Policies to reduce cost of living crisis

The UK, along with many other countries, is experiencing a real cost of living crisis with inflation rising faster than average wages. The cost of living crisis is driven by higher transport costs, and energy and food prices, and this is forecast to continue to worsen over this winter. What are the various policies which can mitigate the cost of living crisis?

Lower taxes on electricity/petrol

The simplest way to reduce immediate cost of living pressures would be to cut taxes on petrol, electricity and gas. This would reduce prices for consumers and help reduce some of the temporary inflation. The advantage is that it could be a temporary tax cut until oil prices fall. Another advantage is that it will help those who rely on car use in rural areas or for their job.

A disadvantage is that these taxes were designed to reduce our dependence on fossil fuels, reduce pollution, combat global warming and also help wean us off energy imports from countries with murky human rights records. A lower tax would reduce the incentives to find alternatives, such as turning down central heating, driving at slower speeds or using public transport. Cutting taxes would encourage continued use, at a time when we need to switch to alternatives. It will help cost of living crisis, but is not socially optimal.

Energy rebate

An alternative policy is for the government to give a general grant to help households deal with rising prices. The advantage of this policy is that it could give exactly the same fiscal support to households as an energy tax cut, but keeps the incentive to reduce carbon emissions. It would then be up to households to decide how to use this energy rebate. If they wanted to keep using electricity/petrol they could, but other households may wish to respond to the signal of higher prices and reduce unnecessary carbon emissions and use the energy rebate to help with other bills.

An energy rebate or tax cut could be universal to every household, although the government may wish to give proportionately more to lower-income households. The most effective policy to reduce the worst cost of living crisis would be higher benefits, such as income support. It is the poorest 10% decile who are most affected by the cost of living crisis because around 90% of their spending is on ‘essentials’ which have been hardest hit by rising prices.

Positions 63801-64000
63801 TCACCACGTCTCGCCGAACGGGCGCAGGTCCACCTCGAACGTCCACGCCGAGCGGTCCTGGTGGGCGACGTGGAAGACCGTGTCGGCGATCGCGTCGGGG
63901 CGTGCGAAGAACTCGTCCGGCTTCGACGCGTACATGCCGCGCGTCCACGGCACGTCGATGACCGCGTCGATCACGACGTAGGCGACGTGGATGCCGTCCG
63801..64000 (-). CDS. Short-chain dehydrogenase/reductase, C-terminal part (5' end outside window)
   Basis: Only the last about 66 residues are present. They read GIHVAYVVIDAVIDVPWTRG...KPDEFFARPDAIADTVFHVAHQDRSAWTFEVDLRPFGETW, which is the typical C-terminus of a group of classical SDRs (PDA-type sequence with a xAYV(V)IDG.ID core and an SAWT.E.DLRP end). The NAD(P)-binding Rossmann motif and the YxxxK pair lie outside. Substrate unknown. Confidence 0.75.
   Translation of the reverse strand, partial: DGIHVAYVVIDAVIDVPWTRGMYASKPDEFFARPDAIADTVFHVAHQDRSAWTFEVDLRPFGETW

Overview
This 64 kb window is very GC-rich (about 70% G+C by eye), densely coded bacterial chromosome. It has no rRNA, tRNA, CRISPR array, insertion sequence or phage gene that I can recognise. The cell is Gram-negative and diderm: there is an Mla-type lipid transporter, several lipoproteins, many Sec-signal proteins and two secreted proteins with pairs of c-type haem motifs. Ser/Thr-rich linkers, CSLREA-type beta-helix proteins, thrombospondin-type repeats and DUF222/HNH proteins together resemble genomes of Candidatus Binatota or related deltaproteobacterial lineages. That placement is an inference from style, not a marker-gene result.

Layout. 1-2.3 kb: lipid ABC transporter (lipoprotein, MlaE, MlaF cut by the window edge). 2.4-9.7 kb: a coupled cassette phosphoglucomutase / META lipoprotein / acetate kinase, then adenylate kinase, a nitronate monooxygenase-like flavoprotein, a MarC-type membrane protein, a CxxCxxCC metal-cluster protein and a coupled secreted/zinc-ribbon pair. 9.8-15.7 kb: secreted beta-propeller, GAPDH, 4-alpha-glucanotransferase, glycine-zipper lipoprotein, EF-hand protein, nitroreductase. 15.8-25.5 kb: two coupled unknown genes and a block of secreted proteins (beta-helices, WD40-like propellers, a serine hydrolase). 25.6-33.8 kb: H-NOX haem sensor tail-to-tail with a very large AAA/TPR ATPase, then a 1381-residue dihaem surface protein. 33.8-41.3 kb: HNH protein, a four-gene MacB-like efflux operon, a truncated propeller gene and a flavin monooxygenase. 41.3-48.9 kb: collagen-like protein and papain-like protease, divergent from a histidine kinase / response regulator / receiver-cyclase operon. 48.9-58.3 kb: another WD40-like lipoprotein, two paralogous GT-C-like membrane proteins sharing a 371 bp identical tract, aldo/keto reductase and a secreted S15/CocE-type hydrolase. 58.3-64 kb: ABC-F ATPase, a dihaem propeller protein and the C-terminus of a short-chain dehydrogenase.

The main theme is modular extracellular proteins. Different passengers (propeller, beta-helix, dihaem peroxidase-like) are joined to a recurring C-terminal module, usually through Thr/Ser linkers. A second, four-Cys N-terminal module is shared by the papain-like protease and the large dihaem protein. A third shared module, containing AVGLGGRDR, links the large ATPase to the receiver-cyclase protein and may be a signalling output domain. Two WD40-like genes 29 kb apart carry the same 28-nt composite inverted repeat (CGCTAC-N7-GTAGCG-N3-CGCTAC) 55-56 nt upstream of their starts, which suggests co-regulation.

From a behavioural point of view, many households may prefer lower prices of petrol to the same fiscal support from an energy grant. This is because we have a sense that petrol at £2.09 is ‘unfair’. Even if we got an energy grant to help pay for expensive petrol, it may not reduce public discontent at the continued ‘unfair’ petrol prices – even though in theory £5 billion of tax cuts for petrol is the same overall effect of £5 billion.

Income tax cut

As an alternative to an energy rebate, the government could cut a general tax like VAT or income tax. This would increase the disposable income that could be used to deal with the cost of living. An income tax cut would not benefit the lowest 10% decile as this group tends not to work, but receive state pensions.

How to pay for tax cuts/energy rebates

The other big issue is how to pay for these tax cuts/energy rebates. The government would have three choices

  1. Increase other taxes – e.g. windfall tax or corporation tax.
  2. Cut government spending elsewhere, e.g. spending on defence, education, public sector pay.
  3. Increase government borrowing.
  4. (you could also add asking Central Bank to print money, though in a time of inflation, this is off the table.)

The government has also recently announced a limited windfall tax on excess profits in the energy industry. The government could go further and announce more windfall taxes, plus an increase in corporation tax. As mentioned in profit-push inflation, corporate profitability in the UK and US has increased sharply since 2020. A study by IPPR reports that in the UK “the profits of the largest non-financial companies were up 34 per cent at the end of 2021 compared to pre pandemic levels”